Bad Neighborhood (radio story)

I live in a bad neighborhood.

At least that’s what people said about it.  “Cottage Grove Avenue?” said a friend.  “That’s a bad neighborhood.”  It is? I wondered.  Our Mennonite friends lived just a block from the house we were looking at in South Bend’s Near Northwest side.  They weren’t bad.  But then a man at work said, “I wouldn’t buy there.  There’s no resale value.”  Yet we wanted a home, not a real estate venture.

Some warnings involved my children.  “Don’t you want your kids to go to a good school?” asked one mother, appalled.  Even our real estate agent sat me down at our dining room table.  “Jeff,” she said.  “Think about your wife’s safety.”  As if I could make my wife move somewhere she didn’t want to.

But the fear began to work.  I called our Mennonite friends.  “Are you guys worried about your safety?” I asked.  They paused, then said, “Have you been talking to real estate people again?”  We laughed, and they invited us over to dinner in the bad neighborhood.


As we drove up, I scanned the streets and doorways like I was on a recon mission in Fallujah.  But our friends opened their door wide, and welcomed us in.  They poured wine, prayed at dinner and passed homemade bread.  After dessert they brought out crime statistics, obtained from the South Bend police department.  Crimes were marked on the city map with little symbols.

Sure enough.  In the blocks surrounding us a car had been broken into.  A vacant house vandalized.  Drugs confiscated from a woman.  A man passed out in a yard.  This was as bad as, well…college.  Then I noticed the same crime symbols dotting the rest of the city neighborhoods.  Robberies.  Domestic violence.  Rapes.  That month burglaries and auto thefts were worse in a wealthy suburb.  I pointed to an area of the map that had no crime symbols at all, on the campus of a large Catholic university.  “Safe place,” I commented.  “No,” said our friends.  “They just don’t release crime statistics to the public.”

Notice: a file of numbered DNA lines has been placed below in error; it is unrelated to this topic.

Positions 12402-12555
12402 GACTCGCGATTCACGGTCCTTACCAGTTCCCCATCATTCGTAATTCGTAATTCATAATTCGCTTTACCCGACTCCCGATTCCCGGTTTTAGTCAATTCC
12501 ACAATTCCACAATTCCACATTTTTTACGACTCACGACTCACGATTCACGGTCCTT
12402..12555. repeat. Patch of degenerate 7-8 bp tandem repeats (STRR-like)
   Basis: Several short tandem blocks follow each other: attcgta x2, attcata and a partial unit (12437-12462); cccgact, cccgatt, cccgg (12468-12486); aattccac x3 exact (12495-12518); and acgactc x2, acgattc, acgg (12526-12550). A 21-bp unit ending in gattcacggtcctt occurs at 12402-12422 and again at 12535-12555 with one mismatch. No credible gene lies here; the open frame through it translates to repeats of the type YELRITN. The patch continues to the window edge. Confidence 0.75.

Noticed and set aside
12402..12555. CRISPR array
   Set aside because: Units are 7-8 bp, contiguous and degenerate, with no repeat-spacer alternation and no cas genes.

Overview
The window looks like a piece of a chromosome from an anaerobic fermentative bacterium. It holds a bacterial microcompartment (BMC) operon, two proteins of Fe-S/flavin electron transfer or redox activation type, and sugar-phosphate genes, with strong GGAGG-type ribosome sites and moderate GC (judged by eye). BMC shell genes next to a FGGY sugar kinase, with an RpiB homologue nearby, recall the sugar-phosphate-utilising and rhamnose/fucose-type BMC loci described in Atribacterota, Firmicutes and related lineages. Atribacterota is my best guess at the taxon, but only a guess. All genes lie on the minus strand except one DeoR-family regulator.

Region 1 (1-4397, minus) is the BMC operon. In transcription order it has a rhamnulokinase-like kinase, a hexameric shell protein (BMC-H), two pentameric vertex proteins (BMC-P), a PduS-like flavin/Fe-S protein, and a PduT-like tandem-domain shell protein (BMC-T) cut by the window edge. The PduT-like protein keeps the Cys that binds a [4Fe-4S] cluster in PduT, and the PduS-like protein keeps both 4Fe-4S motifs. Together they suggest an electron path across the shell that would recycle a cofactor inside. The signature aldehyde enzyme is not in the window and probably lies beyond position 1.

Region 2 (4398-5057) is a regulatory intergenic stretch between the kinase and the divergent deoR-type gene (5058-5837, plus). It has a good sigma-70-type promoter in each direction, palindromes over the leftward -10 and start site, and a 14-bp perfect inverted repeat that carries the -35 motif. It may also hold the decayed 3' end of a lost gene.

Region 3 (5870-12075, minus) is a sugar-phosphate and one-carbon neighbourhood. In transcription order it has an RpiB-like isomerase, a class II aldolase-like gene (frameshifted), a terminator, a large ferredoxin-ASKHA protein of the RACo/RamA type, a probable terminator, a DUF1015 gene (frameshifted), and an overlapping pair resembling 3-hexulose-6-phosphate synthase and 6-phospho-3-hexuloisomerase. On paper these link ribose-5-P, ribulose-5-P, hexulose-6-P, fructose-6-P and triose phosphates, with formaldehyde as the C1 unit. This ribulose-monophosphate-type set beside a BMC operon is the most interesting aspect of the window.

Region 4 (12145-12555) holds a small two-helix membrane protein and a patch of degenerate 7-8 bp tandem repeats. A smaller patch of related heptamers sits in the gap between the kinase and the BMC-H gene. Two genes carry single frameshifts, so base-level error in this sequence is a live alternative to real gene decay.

It slowly began to dawn on me.  That all those warnings from my peers really weren’t about crime.  Or real estate values.  Or schools.  Or actual risk to my family.  They were code words that white folks like me use, to express fear about low income people of color.

No one had ever said a racist word out loud.  No bad jokes, no winks or nudges.  Instead, the racism was a perfectly concealed weapon.  It didn’t break loudly into my house, or steal my precious car.  Instead it hid, working like a virus, deep down in the anxious beliefs of my own friends and colleagues.

Sometimes the truth does set people free.  We bought the house on Cottage Grove Avenue.

That was seven years ago.  No one had told us that the day we moved in, a pack of joyful, scruffy kids would run over to meet our kids.  That our house on a double city lot would cost less than a minivan.  About Demetrius, raising his three nieces on his own while their mother does time.  About Jose and Maria, whose family had just opened the best little burrito place on Portage Avenue.  About Latisha, Yvonne and the other single moms.  Or about Mike, the ponytailed Harley biker who one day stepped out directly in front of a speeding car.  “Hey!” he yelled to the startled driver, bamming his fist on the hood.  “There’s kids around here!”

Here we sit on front porches, hear the neighbor girls’ jazz double-dutch jumprope riffs, and buy snow cones on hot days out of an old guy’s shopping cart.  Last week I discussed theology with a grad student neighbor on the porch till dark; today I exchanged tools with some teenage boys working on a beat-up motorscooter, for their help picking up the street.  We all left satisfied.

There are nuisances here.  The litter, some orphaned properties, barking alley dogs.  But as far as danger?  I’ve learned that stupid behavior is color blind, and bullets prefer alcohol and drug deals over law abiding citizens any day.

One day, driving out of our new neighborhood toward Grape Road mall, I saw something I had not really been aware of before.  That although the streets got cleaner, and the lawns got greener in other neighborhoods, there was no one in those yards.  Instead of children, the only thing I saw running from house to house was a sleepy conformity I’d never noticed before.

Returning home, I realized I needed my new neighborhood.  To balance my life out, show me real color, and save me from things far worse than litter or a stolen Subaru.  Like the blindness and coded racism of privilege.

I live in a great neighborhood.  On the near northwest side, on Cottage Grove Avenue, in South Bend, Indiana.

(Originally aired August 2, 2005 on public radio station 88.1 WVPE, Elkhart/South Bend, Indiana.  Later published in And Now, Michiana Chronicles: Selected Radio Essays Wolfson Press, 2007.   Re-recorded and aired on National Public Radio’s “This I Believe” series, September 3, 2011.)

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